Then there’s Bob Corbin, senior director of infrastructure at The Ohio State University. At Atmosphere, Corbin described how his university was building one of the world’s most advanced and robust wireless networks on its Columbus, Ohio, campus with Aruba technology. Today, the school network boasts 14,000 different access points, which is expected to double within the next few years.
OSU has found the Wi-Fi networking gear from Aruba to be so reliable that it no longer includes wires for telecommunications and networking services inside new buildings.
While making the case for its technology and alliances, Melkote also shared some insights on the company’s overall business, which has grown since being acquired by HPE three years ago. Today, Aruba sales top $2.5 billion. And wireless sales are now as large as traditional wired sales. By bringing these disparate technologies together, Aruba hopes to power the next generation of self-driving delivery vehicles, drones, robots and more. Networking “brains,” Melkote says, will be local and in the cloud, and they will together.
As for partners, there are 900 of them here in Las Vegas this week. Many, including Tim Kirk, an account manager with CNI Sales of Worcester, Pennsylvania, say life within the Aruba partner ecosystem is good these days.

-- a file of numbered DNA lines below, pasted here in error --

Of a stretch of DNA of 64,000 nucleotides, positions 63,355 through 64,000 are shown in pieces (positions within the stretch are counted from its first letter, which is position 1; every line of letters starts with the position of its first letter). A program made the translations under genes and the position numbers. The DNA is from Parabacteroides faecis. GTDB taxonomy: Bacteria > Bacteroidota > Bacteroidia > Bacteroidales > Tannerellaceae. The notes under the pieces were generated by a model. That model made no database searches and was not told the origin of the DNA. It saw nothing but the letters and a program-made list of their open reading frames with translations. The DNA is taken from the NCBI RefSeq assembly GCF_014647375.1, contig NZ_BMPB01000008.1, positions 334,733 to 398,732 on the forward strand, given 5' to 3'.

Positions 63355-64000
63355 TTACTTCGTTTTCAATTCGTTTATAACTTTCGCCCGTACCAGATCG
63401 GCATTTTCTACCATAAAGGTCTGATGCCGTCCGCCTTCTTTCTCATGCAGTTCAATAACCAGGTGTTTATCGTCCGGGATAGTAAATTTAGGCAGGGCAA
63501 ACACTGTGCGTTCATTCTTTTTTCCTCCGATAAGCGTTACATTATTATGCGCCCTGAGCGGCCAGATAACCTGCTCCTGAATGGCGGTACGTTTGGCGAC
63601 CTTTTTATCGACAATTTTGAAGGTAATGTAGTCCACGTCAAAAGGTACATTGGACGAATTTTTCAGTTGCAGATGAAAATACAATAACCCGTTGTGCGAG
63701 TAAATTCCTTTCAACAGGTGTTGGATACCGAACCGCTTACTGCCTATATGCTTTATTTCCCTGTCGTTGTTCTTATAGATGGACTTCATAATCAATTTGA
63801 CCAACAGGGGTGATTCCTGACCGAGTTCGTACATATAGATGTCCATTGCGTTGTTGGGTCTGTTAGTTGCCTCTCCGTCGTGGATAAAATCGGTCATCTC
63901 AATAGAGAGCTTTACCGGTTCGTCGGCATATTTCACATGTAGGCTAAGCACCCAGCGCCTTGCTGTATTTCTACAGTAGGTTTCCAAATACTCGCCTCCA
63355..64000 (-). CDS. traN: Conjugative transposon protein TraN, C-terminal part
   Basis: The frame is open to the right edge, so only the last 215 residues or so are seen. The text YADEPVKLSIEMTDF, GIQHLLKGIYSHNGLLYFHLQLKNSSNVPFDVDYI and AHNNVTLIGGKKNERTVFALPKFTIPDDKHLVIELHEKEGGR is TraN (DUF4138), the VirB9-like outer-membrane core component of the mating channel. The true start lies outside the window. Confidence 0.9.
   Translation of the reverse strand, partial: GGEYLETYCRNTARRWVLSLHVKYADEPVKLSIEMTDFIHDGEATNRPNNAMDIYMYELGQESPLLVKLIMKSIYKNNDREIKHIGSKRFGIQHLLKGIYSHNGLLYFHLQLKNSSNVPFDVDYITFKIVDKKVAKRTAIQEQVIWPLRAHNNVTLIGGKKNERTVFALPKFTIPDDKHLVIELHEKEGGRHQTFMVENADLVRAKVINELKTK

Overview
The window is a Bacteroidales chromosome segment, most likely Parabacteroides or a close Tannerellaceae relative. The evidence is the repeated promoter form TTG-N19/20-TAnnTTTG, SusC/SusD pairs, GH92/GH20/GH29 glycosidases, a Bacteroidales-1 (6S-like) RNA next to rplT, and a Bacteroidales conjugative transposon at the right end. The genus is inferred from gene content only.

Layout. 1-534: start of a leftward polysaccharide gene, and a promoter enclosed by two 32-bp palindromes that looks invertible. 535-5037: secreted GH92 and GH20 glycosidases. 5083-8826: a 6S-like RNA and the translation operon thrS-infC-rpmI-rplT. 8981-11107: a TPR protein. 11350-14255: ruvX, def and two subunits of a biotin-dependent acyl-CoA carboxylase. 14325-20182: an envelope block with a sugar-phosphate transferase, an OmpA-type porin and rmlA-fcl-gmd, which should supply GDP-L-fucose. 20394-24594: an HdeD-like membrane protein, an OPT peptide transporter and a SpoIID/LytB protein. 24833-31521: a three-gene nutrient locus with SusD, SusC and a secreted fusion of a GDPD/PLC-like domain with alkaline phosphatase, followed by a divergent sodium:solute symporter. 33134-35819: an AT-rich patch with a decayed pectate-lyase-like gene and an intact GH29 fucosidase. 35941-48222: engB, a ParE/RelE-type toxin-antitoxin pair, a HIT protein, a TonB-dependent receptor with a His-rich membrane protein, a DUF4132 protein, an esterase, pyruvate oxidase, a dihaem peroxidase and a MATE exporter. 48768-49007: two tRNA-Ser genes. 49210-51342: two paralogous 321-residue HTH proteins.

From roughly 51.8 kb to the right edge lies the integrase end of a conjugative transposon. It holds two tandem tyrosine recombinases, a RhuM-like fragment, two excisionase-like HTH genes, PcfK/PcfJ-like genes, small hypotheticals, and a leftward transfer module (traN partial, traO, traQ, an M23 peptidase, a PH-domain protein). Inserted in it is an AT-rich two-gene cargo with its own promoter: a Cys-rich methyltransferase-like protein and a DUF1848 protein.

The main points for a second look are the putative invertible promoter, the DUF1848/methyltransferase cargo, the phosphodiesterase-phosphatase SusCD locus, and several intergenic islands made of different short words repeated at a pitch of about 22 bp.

Founded in 1994, CNI employs 15 people. A reseller, managed services provider and technology consultant, CNI provides networking, security and infrastructure services to customers in the greater Mid-Atlantic region. It is especially strong in education.
When it comes to Aruba, CNI has been a partner for more than a decade. Today, the vendor represents nearly 20 percent of CNI’s revenue, and is among its top five partners. Of late, sales, including hardware, have been strong, says Kirk.
“Customers are going mobile and that keeps us very busy,” says Kirk.
As a partner, Kirk says Aruba has been responsive to its needs. Despite being a multibillion-dollar company, “Aruba still feels like a nimble, small business in many ways.” The company’s arm’s-length independence from its corporate parent is one reason why. But that’s not to say that everything has perfect since HPE acquired Aruba.
“When HP announced it was going to buy Aruba, we had some concerns. But Aruba has maintained its spirit and agility, save for one area: support,” says Kirk.
Over lunch here in Las Vegas, Aruba’s Janice Le, vice president of global marketing, nodded in agreement when Kirk spoke.
“After the acquisition, we kept our culture and our DNA,” says Le. “But several processes and functions were blended with the structures and platforms of the greater HPE. The result was that a few things suffered.”
After hearing from its channel, Aruba and HPE have agreed to decouple several things that are not working optimally. This includes not only partner support, but also marketing, social media and demand-generation.
That brought a smile to Kirk’s face. So did the NetInsight tool, which he believes will help customers and partners alike.
“NetInsight has the potential to free us up to provide higher value things to our customers, while giving them greater insights into their networks,” he says.